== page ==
Somatic hybridization for citrus rootstock breeding: An effective tool to solve some important issues of the Mediterranean citrus industry

UPR 75, Département BIOS, CIRAD, Av. Agropolis, TA A-75/02, 34398, Montpellier Cedex 5, France.
Plant Cell Reports (Impact Factor: 3.07). 05/2011; 30(5):883-900. DOI: 10.1007/s00299-010-1000-z
Source: PubMed


The prevalence of sour orange rootstock in the southern and eastern part of the Mediterranean Basin is presently threatened by the spread of Citrus Tristeza Virus (CTV) and its main vector Toxoptera citricida, combined with abiotic constraints such as drought, salinity and alkalinity. The search for alternative CTV-resistant rootstocks that also withstand the other constraints is now considered an urgent priority for a sustainable citrus industry in the area. Complementary progenitors can be found in citrus germplasm to combine the desired traits, particularly between Poncirus and Citrus genera. The production of somatic hybrids allows cumulating all dominant traits irrespective of their heterozygosity level, and would appear to be an effective way to solve the rootstock challenge facing the Mediterranean citrus industry. This paper presents the results obtained during a regional collaborative effort between five countries, to develop new rootstocks by somatic hybridization. New embryogenic callus lines to be used for somatic hybridization have been created. Protoplast fusions have been performed at CIRAD and IVIA laboratories, focusing on intergeneric combinations. Analysis of ploidy level by flow cytometry and molecular markers confirmed the acquisition of new interesting tetraploid somatic hybrids for six combinations. Diploid cybrids with intergeneric (Citrus × Poncirus) nucleus and C. reticulata or C.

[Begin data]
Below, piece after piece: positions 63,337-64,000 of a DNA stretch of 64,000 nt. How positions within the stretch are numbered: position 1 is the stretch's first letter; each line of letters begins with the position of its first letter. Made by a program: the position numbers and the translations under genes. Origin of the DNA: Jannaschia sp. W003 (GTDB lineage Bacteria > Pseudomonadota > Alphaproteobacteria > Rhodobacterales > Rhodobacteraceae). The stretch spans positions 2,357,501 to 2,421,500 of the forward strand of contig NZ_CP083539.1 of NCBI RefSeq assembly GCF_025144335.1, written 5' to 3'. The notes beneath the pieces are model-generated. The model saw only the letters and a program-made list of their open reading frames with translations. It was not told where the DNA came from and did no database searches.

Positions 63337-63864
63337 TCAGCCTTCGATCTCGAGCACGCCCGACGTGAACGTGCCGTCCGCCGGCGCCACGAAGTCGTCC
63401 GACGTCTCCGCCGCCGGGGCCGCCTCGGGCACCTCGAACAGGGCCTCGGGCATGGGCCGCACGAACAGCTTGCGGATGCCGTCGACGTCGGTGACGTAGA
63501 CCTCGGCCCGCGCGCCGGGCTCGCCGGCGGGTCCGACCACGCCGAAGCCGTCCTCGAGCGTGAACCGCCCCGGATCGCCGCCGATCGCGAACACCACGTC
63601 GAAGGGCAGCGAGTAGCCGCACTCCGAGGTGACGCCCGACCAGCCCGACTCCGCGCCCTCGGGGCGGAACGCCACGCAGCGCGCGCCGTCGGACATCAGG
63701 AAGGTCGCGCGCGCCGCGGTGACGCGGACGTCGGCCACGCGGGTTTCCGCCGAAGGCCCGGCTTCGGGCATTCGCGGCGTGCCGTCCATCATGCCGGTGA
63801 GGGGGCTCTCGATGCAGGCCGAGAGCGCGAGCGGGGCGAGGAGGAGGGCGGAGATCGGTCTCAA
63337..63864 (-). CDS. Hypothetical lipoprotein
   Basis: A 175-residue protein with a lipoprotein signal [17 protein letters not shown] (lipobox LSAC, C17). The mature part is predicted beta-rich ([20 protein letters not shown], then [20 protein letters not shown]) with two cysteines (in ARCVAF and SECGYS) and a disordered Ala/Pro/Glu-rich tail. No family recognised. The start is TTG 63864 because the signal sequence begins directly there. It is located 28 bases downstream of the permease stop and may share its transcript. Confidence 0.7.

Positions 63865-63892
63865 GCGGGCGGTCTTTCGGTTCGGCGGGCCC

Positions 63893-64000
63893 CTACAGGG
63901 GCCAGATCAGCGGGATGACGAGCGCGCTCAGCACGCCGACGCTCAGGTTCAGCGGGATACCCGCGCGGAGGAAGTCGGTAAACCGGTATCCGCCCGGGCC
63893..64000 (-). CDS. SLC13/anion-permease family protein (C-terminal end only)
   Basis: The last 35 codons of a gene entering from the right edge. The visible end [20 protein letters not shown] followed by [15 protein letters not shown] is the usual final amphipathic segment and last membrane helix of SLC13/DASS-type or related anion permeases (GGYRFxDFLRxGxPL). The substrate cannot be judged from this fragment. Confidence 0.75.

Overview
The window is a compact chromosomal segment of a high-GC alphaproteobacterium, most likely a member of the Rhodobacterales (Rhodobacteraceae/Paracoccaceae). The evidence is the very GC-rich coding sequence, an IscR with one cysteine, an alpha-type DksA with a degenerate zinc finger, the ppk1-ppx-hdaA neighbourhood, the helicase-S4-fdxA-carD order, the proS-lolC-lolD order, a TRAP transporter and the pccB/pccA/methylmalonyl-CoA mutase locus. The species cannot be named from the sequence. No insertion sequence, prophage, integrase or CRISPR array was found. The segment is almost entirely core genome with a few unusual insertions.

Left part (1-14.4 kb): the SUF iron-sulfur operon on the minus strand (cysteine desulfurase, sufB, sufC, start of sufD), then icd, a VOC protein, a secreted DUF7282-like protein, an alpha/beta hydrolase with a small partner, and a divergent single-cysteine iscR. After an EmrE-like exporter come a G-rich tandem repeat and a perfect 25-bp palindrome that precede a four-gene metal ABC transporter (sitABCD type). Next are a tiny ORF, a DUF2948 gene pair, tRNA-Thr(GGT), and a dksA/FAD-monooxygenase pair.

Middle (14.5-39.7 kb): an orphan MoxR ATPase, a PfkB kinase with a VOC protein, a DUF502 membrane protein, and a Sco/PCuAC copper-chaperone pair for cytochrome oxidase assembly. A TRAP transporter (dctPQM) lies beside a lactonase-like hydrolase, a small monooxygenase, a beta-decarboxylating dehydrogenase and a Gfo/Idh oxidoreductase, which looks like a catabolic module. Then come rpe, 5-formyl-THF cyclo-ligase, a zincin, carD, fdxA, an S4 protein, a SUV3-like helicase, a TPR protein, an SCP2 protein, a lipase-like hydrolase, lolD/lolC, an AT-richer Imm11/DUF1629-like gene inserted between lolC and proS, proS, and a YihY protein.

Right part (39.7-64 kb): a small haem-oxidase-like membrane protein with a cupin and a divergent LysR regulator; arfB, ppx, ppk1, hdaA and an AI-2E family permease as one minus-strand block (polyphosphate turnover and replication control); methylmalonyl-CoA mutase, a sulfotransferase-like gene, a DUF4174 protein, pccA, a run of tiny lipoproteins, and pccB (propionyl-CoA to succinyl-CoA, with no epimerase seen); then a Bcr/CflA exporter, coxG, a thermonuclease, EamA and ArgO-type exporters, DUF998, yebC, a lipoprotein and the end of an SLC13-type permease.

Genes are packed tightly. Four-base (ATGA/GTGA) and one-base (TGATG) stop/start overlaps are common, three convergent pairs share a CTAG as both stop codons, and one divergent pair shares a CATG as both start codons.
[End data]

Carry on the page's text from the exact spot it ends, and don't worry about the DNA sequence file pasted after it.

aurantifolia mitochondria were also identified for four combinations. The agronomical performance of a pre-existing somatic hybrid between Poncirus trifoliata and Citrus reticulata was validated in calcareous soils in Morocco. Somatic hybridization is now integrated into the breeding programs of the five Mediterranean countries.

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Available from: Luis Navarro, Dec 10, 2014
    • "The development of somatic hybridization technology by protoplast fusion in citrus has helped approaching goals that seemed unattainable using conventional breeding technologies, trying to combine the characteristics of the best genotypes, and overcoming barriers of sexual incompatibility (Grosser et al., 2000; Dambier et al., 2011). New rootstock hybrids recover either by conventional breeding or somatic hybridization have juvenile characters and takes many years to produce fruits and seeds to start conventional propagation for evaluation (Ollitrault and Navarro, 2012). "

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    • "embryogenic suspension derived protoplasts with leafderived protoplasts, somatic hybrid plants have been created from nearly 500 different parental combinations to date (Grosser and Gmitter 2011). Somatic hybridization played an important role in citrus seedless breeding because allotetraploid somatic hybrids are superior breeding parents in interploid crosses for seedless triploid breeding (Dambier et al. 2011; Grosser and Gmitter 2011). Meanwhile, citrus somatic cybrids were regenerated from over 40 parental combinations by standard symmetric fusion (reviewed by Guo et al. 2013). "